A gift is a gift, says the Whisky Virgin, and not to be lightly cast aside. Whisky stones may not be entirely fit for their primary purpose, but who knows what manner of alternative uses they might be put to? Some of them more, er, imaginative than others…
I was recently given a rather beautifully wrapped set of whisky stones. They came in a lovely box, stored in a pretty white net, and were made of soapstone and shaped like dice. Upon reading the instructions, I learned that my whisky stones were a non-melting alternative to ice, to be popped overnight into the freezer, and then in my whisky. As well as being cube- and cylinder-shaped, I know now that the whisky ‘stone’ also comes as a steel ball or puck.
My first thought, of course, was one of delight, and my second was to show them to a learned friend of mine, who knows about these things, which was a mistake, because she was very uncomplimentary, advising that the best I could do would be to return my whisky stones to wherever it was they originated, and exchange them for something ‘fucking useful’.
Needless to say, unable to part with something that was not only a gift, but so, as I say, thoughtfully packaged, I didn’t follow my dear friend’s advice. Still, I have to report: she’s dead right.
Despite having spent the best part of 24 hours preparing for the moment in my freezer, my stones patently failed to keep my whisky cool. Left in my glass, they reminded me less of ice than they did the remains of a half-flushed toilet.
However, I am a stubborn virgin. I have not returned my gift. A thing, my darlings, is very rarely reduced to its original function. Instead, it holds within itself much potential, a wonderful package of secret, curious and yet-to-be-explored functions.
Having thought for not very long on what these might be with respect to my and other ice alternatives, I am delighted to share with you the fruit of my labours – I hope my learned friend is reading this:
1) On a purely sensual level, if like me you especially enjoy the touch of things, then there’s nothing like having a different array of small hard cold things to press against one’s skin. Where exactly, I leave with you. We’re all different.
2) If short of a stone or two for your evening’s game of Mancala (otherwise and variously known as Omweso, Awale or Bao), then look no further than your fridge freezer. Those days of scrabbling about in the garden are over.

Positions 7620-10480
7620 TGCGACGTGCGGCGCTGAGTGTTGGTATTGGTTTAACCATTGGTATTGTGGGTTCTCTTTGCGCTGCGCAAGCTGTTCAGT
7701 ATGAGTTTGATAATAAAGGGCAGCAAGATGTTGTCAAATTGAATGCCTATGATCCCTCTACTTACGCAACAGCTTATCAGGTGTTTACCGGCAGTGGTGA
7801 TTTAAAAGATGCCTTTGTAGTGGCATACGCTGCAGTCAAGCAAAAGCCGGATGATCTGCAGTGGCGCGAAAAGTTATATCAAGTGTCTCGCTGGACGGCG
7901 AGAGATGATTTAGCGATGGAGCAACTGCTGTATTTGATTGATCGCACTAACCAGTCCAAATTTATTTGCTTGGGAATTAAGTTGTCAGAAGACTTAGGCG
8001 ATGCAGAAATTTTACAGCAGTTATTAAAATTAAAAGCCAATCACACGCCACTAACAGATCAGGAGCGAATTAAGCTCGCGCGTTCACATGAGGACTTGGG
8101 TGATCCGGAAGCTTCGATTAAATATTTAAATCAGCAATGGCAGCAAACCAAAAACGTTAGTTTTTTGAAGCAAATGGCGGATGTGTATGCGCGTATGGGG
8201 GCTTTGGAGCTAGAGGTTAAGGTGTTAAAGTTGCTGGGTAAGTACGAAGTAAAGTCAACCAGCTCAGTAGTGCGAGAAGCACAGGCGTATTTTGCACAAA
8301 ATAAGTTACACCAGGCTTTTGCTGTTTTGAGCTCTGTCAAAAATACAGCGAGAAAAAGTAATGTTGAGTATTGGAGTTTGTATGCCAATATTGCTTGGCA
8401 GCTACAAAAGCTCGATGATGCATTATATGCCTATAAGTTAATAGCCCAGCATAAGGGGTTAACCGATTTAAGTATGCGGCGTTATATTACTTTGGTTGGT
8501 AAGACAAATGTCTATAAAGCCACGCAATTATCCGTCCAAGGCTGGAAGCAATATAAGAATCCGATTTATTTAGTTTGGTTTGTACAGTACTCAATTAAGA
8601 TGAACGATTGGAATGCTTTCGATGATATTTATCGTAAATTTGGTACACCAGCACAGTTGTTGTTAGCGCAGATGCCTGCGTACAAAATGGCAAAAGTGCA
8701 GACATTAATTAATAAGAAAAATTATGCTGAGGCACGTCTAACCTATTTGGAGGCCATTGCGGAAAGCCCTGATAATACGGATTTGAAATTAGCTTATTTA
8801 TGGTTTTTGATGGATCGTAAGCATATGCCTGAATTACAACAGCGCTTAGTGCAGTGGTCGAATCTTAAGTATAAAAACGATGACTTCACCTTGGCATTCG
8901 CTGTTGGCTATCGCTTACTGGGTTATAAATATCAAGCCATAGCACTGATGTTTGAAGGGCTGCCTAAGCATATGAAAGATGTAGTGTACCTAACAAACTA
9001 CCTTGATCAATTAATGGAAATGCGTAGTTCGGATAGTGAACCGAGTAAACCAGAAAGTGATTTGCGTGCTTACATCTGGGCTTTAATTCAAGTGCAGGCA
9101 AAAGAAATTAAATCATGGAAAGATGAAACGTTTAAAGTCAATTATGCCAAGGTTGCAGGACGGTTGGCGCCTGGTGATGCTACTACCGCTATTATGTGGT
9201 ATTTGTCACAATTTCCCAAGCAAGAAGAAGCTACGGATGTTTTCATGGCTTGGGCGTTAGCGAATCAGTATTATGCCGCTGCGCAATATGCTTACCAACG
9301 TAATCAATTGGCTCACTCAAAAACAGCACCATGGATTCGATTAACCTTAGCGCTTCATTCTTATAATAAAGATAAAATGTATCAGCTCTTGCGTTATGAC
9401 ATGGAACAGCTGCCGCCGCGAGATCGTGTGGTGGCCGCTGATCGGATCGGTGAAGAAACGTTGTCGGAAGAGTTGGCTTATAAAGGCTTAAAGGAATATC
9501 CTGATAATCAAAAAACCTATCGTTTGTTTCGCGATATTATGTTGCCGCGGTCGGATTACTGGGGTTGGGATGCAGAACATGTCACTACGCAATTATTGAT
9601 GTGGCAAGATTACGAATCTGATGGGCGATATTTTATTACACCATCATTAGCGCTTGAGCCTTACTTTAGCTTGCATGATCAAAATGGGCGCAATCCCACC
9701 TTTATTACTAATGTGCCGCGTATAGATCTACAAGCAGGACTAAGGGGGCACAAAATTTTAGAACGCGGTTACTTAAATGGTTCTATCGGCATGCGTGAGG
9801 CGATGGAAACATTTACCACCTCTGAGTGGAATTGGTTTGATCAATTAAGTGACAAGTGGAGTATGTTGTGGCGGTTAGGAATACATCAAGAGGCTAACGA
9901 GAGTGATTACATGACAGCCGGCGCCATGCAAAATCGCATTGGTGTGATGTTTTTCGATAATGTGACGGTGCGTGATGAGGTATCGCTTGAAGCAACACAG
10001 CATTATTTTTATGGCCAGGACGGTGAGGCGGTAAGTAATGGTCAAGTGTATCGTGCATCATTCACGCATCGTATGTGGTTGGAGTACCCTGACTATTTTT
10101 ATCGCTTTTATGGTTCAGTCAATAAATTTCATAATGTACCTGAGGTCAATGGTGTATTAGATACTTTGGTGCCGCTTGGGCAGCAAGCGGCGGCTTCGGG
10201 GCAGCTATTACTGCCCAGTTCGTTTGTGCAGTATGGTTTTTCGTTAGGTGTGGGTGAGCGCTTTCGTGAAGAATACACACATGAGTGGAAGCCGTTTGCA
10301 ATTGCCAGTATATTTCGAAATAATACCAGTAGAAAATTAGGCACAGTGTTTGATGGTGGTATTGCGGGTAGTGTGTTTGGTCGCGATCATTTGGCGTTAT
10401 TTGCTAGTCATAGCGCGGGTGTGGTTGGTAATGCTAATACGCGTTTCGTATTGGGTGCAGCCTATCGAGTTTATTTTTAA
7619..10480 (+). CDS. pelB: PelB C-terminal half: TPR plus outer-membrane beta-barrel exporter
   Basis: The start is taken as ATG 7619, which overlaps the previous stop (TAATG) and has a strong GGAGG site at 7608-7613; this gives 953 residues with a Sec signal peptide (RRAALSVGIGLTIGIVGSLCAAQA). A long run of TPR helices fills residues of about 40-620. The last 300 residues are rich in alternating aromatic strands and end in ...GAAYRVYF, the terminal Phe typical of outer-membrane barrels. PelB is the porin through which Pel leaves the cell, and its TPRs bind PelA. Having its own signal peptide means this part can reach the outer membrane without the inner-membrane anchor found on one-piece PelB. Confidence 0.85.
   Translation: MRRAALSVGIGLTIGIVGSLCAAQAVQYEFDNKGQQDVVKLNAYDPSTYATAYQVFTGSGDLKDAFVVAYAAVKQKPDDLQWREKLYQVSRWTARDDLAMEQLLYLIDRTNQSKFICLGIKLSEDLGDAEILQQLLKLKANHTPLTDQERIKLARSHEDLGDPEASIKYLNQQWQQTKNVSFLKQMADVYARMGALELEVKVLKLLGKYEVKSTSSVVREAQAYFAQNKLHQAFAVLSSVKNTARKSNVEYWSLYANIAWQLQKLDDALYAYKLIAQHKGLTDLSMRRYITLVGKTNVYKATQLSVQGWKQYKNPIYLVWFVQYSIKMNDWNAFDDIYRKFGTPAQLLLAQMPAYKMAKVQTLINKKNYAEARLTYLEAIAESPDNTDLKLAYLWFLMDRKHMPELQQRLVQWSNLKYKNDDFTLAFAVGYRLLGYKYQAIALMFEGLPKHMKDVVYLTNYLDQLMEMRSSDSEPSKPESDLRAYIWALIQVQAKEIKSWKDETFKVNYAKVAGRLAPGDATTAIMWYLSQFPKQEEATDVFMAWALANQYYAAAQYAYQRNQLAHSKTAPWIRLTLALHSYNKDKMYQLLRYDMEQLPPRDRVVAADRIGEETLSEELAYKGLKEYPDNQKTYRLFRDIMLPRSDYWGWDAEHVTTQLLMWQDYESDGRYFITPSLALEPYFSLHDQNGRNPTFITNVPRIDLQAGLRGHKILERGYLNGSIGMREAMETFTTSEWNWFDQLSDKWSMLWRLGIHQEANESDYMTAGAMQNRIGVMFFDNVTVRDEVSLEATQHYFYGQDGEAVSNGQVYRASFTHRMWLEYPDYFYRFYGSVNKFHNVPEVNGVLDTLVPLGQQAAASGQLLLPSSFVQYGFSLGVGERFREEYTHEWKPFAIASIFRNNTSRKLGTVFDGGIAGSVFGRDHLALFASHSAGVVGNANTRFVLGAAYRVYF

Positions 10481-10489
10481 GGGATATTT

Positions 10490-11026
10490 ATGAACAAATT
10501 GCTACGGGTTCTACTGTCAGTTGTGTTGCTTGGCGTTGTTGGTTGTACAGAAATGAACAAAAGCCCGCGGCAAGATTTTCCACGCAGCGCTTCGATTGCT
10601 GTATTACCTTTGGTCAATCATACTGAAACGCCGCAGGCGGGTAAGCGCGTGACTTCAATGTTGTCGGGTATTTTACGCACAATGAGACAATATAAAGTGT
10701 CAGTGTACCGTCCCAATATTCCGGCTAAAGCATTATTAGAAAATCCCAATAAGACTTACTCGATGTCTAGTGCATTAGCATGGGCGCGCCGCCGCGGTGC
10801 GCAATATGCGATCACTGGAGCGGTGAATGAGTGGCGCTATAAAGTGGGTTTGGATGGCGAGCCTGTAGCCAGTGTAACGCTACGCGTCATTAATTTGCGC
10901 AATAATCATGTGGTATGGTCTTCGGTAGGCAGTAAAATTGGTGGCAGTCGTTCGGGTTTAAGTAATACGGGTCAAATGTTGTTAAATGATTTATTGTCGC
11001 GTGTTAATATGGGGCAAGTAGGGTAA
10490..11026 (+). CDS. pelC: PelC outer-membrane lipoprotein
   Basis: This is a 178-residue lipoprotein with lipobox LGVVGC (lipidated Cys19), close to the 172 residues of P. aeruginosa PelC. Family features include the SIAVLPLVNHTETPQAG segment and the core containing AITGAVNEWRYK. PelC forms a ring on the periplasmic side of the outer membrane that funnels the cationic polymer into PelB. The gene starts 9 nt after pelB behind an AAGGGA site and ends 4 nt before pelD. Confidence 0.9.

3) I am a deep fan of the meditative values of frustration, and few things beat the art of stone balancing for sending the apparently stable sane ragingly mad. Guaranteed to add no years to the end of your life.
4) The whisky ball saves us waiting until Christmas for a stocking gift of a pair of Chinese meditation balls. On a similar note, and as a cheap and effective alternative to acupuncture, may I suggest putting the stones in a stocking and sharply rapping various meridian points? To be run concurrently with stone balancing.
5) Nothing like a game of Fivestones or Jacks to keep one’s hand-eye co-ordination in tip-top condition. Also a fine way of testing one’s ability to leave the house unaided.
6) For anyone who has recently lost someone who absolutely loved whisky; rather than place a coin in his or her mouth, why not reuse one of your whisky stones? I believe St Peter – or whomsoever it is that guards the gate between this and the next world – can be persuaded to accept one in lieu of money.
7) Finally, it would be most remiss of me were I not to share what for some of us is their most obvious use, which would be as a valid alternative to a costly set of Ben Wa Balls. As well, I imagine, as improving one’s pompoir techniques, the benefits of exercising kegel muscles while simply sitting on a rocking chair make it a no-brainer. NB: KY Jelly optional – and balls, not stones, please.
I apologise for the sheer brevity of the above. I had plans to elaborate, and understand only too well that I have missed the opportunity to show my friend what she’s missing out on, but some things, as I’m sure you’ll agree, are best left to the imagination.
Suffice it to say: I’m loving my whisky stones.